The Kiwi is under a touch more strain going into these championships than at any other point during his two-year tenure and will have been mightily relieved that his standout full-back, Lee Byrne, last night won his appeal against a two week ban.
Byrne, who was sentenced following the now infamous 16th man incident against Leicester 10 days earlier, will take his place in the 15 jersey with James Hook, the man primed to deputise for him moving into the centre to join Jamie Roberts.
Roberts will wear the no.12 shirt in which he excelled for the Lions last summer with the versatile Hook playing at outside centre. It is a bold move from Gatland who hopes Wales will benefit from a second creative presence in a midfield which looked a touch one dimensional during the Autumn internationals.
Hook, who has been edged out of his preferred no.10 position at both club and international level, also gives Wales a third genuine kicking option, an area the coach has outlined as needing significant improvement. And attack coach Rob Howley believes that Wales Ã¢â‚¬Å“may have found his position,Ã¢â‚¬Â after years of the Ospreys star being shunted across the back-line.
Elsewhere in the backs the troublesome scrum-half position was awarded to Gareth Cooper with his Blues teammate Tom James replacing Leigh Halfpenny on the right-wing. Another Blues no.9 Richie Rees, is poised to make his debut from the bench.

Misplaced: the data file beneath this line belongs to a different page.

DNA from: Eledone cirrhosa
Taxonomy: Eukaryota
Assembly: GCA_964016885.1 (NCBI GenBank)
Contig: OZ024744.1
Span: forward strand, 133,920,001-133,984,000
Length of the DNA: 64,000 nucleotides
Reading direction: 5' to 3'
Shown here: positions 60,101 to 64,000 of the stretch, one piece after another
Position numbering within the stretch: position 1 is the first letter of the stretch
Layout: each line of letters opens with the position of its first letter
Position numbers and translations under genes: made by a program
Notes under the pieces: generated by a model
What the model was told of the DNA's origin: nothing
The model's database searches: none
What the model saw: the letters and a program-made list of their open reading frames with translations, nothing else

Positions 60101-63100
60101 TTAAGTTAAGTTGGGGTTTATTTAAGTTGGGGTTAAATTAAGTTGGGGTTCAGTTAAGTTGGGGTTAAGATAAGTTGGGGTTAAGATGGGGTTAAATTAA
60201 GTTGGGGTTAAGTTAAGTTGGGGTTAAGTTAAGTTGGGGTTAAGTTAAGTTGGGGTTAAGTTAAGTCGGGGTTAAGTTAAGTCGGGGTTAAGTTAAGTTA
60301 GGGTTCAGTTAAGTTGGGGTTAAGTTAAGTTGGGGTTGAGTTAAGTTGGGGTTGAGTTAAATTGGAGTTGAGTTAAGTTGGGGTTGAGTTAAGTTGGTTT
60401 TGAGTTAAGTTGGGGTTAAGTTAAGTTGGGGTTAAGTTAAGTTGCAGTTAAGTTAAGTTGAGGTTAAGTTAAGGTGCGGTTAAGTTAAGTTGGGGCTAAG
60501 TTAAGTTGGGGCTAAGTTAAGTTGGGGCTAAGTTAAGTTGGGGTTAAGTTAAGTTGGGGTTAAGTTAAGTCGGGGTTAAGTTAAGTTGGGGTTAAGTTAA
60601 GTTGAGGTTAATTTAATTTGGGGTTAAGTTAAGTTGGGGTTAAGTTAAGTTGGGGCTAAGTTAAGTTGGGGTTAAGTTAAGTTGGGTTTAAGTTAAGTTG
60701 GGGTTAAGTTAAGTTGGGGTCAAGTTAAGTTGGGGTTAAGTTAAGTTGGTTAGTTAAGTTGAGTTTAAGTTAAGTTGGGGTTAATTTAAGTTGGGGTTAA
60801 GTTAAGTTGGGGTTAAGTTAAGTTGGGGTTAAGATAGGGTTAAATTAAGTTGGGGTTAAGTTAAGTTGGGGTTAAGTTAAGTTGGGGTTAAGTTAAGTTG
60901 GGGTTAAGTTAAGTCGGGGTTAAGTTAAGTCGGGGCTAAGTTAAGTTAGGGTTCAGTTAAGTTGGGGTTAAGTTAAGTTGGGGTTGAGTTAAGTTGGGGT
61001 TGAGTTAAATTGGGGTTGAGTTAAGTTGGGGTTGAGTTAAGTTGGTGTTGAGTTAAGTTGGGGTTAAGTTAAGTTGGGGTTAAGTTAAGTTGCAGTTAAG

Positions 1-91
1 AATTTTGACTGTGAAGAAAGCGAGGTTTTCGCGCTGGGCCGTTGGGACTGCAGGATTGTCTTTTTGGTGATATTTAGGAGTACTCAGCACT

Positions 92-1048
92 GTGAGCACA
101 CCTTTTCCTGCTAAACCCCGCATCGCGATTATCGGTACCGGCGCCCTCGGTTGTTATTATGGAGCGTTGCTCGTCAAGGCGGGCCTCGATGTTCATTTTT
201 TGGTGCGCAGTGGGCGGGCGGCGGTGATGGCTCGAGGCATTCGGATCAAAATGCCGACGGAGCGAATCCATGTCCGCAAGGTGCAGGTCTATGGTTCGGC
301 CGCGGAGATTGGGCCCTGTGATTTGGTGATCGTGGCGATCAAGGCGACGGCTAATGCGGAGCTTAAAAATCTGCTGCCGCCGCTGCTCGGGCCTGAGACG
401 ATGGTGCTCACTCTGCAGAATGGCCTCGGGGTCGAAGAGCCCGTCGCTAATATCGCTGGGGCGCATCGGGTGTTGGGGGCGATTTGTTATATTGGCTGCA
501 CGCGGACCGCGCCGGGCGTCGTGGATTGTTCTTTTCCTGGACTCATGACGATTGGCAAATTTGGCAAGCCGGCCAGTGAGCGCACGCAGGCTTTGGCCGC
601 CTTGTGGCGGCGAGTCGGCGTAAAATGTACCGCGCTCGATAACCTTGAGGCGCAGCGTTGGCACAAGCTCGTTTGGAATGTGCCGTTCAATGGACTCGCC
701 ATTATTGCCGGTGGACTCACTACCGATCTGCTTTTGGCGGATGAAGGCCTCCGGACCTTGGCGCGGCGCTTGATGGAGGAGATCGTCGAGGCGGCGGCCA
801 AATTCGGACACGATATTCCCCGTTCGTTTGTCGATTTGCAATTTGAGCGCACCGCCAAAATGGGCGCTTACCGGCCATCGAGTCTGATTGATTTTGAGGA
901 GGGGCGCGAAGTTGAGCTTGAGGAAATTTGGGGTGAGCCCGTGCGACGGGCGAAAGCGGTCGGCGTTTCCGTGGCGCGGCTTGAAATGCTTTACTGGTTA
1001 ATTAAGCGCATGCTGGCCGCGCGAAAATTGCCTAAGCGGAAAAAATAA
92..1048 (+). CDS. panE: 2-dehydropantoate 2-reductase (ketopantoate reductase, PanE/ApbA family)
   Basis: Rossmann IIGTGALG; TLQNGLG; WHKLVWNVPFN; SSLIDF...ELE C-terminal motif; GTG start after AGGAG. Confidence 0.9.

Up front there was a blow for Wales as Lions hooker Matthew Rees is forced to miss out. The Scarlets player was one of the few who opted to get game time at the weekend, taking part in an Anglo-Welsh cup clash with Wasps and picking up a groin injury during his sideÃ¢â‚¬â„¢s 18-13 victory.
The blow is particularly significant as many expected WalesÃ¢â‚¬â„¢ all-Lions front row, also featuring props Adam Jones and Gethin Jenkins, to cause England problems in the scrum. Rees is replaced by Graeth Williams, the 31-year-old Blues hooker who has just eight caps to his name with Huw Bennett on the bench.
The first scrum on Saturday will still attract a great deal of attention regardless of ReesÃ¢â‚¬â„¢ absence however with Wales in the unusual position of packing down a potentially more fearsome tight five.
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